Later maybe I am looking into ways to simplify this.
But the definition must be sored somewhere, I think it can not be calculated.
It is similar to an character display, where numbers and letters are defined by the dots to be displayed.

yes, but learning arrays and functions are prerequisites.

you’d define the LEDs lit for each digit in an array:

const byte zero_digit[] = {...
const byte one_digit[]  = {1,2,3,11,20,28,34,46,48,49,50,51,52};
//etc...

then you can call the function to illuminate the LEDs:

void liteNumeral(byte* num, size_t size)
{
  for (byte i = 0; i < size; i++)
  {
    leds[num[i]] = color;

kind of thing…

BUT your issue is that the functions you call in your cpp are using leds array… they are not defined in your cpp.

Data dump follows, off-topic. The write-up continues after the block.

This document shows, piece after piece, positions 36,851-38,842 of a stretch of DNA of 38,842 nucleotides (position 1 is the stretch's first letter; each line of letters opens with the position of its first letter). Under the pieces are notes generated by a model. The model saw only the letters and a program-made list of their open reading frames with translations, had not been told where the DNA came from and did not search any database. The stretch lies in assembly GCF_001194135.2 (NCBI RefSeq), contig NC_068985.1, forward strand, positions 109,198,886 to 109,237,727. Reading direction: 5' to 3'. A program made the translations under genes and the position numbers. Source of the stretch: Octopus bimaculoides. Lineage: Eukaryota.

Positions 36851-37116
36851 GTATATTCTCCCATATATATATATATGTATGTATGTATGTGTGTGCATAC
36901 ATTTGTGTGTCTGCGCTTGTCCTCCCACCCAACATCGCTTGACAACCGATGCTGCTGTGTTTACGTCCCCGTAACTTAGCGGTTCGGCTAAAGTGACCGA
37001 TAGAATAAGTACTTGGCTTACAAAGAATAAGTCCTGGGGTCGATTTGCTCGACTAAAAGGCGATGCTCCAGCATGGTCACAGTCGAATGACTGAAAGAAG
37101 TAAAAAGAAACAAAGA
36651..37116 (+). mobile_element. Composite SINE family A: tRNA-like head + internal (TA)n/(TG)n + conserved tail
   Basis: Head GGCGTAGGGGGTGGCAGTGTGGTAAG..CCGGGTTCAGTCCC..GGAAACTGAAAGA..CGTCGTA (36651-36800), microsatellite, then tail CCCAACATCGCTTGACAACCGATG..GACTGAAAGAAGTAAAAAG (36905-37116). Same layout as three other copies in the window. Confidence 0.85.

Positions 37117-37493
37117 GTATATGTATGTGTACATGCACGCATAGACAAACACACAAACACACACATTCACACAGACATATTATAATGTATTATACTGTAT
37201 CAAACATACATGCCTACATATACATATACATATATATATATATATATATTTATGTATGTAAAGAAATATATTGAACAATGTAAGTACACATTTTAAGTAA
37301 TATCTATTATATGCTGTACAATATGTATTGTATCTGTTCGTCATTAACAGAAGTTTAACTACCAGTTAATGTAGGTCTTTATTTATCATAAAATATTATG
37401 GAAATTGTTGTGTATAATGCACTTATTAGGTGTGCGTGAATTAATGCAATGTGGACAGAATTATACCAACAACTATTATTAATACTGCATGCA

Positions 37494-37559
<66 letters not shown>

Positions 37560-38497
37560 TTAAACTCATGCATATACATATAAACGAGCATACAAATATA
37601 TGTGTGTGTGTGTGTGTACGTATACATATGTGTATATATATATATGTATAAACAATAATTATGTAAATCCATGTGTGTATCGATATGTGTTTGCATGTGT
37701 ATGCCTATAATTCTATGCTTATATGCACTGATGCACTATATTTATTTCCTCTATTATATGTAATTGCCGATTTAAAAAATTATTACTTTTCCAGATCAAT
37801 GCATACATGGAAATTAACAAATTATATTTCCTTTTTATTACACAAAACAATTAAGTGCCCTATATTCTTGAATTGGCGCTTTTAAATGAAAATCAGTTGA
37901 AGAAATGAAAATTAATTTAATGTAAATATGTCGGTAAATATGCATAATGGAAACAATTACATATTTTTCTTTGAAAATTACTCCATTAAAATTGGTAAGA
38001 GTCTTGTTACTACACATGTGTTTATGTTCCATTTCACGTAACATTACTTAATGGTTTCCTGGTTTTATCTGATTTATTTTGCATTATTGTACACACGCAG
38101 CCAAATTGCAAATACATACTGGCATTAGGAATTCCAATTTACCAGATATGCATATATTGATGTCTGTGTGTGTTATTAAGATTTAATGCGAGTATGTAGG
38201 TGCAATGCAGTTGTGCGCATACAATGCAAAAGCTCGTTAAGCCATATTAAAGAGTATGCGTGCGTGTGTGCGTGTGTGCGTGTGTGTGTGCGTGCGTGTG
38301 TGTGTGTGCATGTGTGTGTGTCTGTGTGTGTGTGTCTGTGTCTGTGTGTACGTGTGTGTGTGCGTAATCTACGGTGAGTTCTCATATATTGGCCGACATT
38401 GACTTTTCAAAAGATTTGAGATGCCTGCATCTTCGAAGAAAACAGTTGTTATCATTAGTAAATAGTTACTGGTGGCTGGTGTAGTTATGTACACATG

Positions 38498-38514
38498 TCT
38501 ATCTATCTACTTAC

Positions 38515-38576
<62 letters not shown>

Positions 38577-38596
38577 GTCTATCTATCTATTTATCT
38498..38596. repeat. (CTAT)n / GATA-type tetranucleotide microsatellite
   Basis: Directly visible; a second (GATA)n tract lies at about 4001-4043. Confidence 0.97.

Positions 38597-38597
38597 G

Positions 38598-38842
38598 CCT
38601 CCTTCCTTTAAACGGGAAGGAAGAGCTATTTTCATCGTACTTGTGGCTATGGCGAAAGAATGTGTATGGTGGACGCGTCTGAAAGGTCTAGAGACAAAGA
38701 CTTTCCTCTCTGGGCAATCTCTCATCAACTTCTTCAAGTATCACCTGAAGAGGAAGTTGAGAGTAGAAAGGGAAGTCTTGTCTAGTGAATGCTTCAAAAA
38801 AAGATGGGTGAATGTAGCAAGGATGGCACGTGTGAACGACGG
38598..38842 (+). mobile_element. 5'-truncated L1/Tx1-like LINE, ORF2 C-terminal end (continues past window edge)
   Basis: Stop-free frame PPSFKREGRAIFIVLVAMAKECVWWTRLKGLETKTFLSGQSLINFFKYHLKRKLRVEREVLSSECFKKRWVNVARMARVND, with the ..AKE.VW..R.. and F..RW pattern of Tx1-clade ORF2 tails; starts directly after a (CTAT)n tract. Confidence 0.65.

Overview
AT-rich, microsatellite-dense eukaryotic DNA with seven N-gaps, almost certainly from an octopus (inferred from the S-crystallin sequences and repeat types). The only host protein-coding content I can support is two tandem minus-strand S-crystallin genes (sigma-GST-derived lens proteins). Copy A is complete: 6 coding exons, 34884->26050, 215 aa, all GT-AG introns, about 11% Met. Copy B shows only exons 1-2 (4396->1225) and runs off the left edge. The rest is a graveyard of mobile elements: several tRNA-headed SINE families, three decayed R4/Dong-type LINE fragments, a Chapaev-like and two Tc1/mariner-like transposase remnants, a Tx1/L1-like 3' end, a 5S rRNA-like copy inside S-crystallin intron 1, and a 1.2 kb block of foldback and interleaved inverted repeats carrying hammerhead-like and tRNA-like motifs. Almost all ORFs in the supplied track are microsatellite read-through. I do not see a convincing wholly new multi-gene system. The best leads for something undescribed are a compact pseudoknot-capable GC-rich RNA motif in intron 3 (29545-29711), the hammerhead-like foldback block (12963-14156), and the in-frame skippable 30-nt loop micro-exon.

Try adding this to your cpp at the top of your functions:

extern CRGB leds[NUM_LEDS];

indicating to the compiler that it is declared elsewhere, but you may still have to #define NUM_LEDS in your header… making this exercise start to get very messy.

you should be looking at inheritance and simply adding your functions to the existing FastLeds class.

Markduino:
Later maybe I am looking into ways to simplify this.

Normally it’s more benifitial to spend 5 minutes more on planning and research and have an easy implementation than the other way around…

Markduino:
But the definition must be sored somewhere, I think it can not be calculated.
It is similar to an character display, where numbers and letters are defined by the dots to be displayed.